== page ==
New territories represent new opportunities and that’s always exciting, but Michael Cook has learned to proceed with caution.
“Our reality is that we need distributors to get the wine to the accounts for us,” the Director of Sales for Lieb Cellars & Bridge Lane Wine told Vintner Mag, adding that true “direct” sales would be a logistical nightmare for the Long Island, New York winery when it comes to fulfillment.
Cook’s first rule is that he’d rather have no distributor than the wrong distributor.
“The next rule is that you need to build carefully and make sure to support existing markets and partners before you focus on new territory,” he said, stressing a ‘building, not adding’ mantra. “We can add new markets no problem — we need solid partnerships to build markets.”
There are a few different approaches and considerations in creating a territory “target list” for Cook.
“The obvious starting point is geography and proximity to our existing markets,” he said. ”It’s nice to be able to connect the dots on the map consecutively. After that it’s a balance of ’wish list’ versus ’who’s listening to us’ versus ’who’s asking for us.’ “
In the winery’s case, self-distribution would not be viable from a logistics standpoint. So Cook said finding a good distributor fit can look very different in different markets.
”Start with the goal in that market and work from there,” he said. ”If we need ’wine nerds’ to focus on particular products with the goal of on-premise placements in a certain area (versus retail volume), we’re looking for small boutique, quality-focused distributors.”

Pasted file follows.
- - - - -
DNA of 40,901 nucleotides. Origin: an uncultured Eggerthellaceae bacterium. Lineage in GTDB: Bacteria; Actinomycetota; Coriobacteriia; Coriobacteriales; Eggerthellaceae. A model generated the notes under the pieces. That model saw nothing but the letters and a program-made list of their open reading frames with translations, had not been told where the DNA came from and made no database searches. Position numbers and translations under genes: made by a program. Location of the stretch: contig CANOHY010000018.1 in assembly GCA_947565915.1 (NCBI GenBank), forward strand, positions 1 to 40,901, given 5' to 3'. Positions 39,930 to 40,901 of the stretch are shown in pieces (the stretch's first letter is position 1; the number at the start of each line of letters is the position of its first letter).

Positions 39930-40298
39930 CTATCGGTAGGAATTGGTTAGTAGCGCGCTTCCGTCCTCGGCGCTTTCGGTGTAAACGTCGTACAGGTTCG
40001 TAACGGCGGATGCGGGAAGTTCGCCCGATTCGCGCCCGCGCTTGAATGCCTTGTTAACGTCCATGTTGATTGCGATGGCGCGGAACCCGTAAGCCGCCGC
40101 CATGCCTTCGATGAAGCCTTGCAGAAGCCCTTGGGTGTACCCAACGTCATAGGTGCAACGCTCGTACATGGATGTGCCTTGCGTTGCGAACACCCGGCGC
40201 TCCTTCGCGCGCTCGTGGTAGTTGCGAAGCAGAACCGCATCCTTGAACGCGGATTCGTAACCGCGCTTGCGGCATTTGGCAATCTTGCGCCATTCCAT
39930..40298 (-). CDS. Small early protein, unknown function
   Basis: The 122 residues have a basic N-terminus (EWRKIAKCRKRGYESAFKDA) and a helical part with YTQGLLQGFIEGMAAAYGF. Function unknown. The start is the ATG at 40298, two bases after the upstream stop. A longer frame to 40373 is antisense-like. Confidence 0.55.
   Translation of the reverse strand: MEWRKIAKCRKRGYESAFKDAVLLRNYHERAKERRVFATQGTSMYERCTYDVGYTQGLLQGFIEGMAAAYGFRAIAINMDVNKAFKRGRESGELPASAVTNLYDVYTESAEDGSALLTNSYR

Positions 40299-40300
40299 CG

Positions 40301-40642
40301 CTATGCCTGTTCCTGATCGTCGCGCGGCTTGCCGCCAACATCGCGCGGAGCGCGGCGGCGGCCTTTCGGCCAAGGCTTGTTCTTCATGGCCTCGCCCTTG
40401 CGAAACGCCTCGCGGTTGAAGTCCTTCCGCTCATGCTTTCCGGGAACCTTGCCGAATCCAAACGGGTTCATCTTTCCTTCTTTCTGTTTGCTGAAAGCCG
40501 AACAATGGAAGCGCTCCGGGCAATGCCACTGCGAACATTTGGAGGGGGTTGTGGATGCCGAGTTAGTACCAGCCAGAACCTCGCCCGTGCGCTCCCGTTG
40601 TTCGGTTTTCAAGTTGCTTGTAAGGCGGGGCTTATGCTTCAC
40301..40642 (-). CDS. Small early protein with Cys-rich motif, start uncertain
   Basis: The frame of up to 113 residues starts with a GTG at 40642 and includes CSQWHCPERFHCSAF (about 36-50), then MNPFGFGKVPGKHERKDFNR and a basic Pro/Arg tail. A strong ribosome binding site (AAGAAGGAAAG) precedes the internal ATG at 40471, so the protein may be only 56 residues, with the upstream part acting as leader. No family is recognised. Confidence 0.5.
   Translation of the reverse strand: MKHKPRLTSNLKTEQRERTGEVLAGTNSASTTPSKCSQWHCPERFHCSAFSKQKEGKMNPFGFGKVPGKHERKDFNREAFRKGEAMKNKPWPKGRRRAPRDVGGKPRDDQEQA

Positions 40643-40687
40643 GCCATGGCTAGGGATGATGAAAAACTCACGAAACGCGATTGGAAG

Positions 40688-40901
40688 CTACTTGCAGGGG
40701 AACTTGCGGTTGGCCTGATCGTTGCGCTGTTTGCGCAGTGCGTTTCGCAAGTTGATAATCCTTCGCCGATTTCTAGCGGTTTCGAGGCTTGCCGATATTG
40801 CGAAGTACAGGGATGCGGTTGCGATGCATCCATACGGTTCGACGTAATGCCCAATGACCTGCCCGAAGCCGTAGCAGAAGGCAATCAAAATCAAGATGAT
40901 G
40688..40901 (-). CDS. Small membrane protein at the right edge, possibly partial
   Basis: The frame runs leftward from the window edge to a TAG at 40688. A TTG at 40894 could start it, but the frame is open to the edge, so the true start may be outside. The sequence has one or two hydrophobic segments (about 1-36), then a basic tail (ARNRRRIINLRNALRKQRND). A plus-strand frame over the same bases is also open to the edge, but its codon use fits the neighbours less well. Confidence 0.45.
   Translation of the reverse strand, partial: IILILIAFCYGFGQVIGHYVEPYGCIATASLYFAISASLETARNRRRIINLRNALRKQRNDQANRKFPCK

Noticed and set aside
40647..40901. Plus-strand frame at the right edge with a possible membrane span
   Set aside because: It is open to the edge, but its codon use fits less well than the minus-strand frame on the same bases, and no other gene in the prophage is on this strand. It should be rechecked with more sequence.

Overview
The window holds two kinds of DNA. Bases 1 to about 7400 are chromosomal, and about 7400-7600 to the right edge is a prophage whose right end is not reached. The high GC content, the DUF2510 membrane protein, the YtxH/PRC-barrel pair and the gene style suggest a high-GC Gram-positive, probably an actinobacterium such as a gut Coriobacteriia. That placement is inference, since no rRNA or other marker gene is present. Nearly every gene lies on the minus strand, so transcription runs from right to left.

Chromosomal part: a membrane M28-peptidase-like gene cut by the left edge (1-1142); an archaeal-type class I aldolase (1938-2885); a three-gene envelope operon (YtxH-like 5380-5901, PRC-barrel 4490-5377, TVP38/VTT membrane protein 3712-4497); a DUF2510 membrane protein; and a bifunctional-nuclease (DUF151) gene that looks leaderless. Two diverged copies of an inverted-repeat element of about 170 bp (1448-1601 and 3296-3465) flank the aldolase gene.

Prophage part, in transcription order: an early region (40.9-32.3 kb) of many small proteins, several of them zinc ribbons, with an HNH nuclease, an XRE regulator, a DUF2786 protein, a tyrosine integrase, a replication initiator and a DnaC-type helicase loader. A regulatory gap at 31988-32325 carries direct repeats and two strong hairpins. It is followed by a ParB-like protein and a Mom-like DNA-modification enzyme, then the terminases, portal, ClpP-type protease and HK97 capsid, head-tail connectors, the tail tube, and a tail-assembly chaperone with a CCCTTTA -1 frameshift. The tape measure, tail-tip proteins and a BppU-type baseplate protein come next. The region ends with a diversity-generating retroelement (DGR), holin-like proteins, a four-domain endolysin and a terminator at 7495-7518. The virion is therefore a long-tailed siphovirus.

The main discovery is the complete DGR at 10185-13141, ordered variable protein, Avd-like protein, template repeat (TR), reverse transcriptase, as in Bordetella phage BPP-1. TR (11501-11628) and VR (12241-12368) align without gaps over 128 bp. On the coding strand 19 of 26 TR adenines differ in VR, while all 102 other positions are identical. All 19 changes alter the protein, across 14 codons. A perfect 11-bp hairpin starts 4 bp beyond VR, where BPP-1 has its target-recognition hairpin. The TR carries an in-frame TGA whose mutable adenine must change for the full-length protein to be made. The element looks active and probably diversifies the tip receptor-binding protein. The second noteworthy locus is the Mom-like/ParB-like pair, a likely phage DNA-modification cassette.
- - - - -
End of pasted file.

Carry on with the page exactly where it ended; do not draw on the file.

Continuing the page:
Sometimes the question is who can best handle the logistics and geography.
Texas was an example Cook gave for his winery where they found the best of both worlds with a quality-focused partner that is also set up to service the entire state.
”In my experience though, whether a larger or smaller house, the “good” conversations start with the wines, the winery, the winemaker, the philosophy at the winery and in the vineyards, and the goals that we share with the potential partner,” Cook said. “The “bad” or “wrong” conversations often start with ’marketing and promo budgets, product placement budgets, and incentive programs.’
”If they are more concerned with how much money we’re ready to throw at them to pay attention to us, we’re moving on.”
Although more of a hurdle to get over more than than a deterrent, working with each state’s laws and regulations
“It would be hugely helpful from an admin standpoint if we had some national standardization to the ABC laws and regulations,” he said. ”Very thankfully for me, our General Manager, Ami handles all of the compliance issues for us. It’s complicated and it’s all written in “lawyer speak” and every state seems to have it’s own quirks and limitations.
”Sometimes the ’jumping through hoops’ with a state agency can really slow down the progress, particularly in launching new markets.”
Cook said that a good friend in the business who’s helped the winery out a lot recently gave him some great perspective on exploring territory options.
”He said, ’Make the wish list and pursue it, but the goal is to find good people who are truly interested and supportive of what you’re doing, regardless of where that might be,’ ” Cook pointed out.
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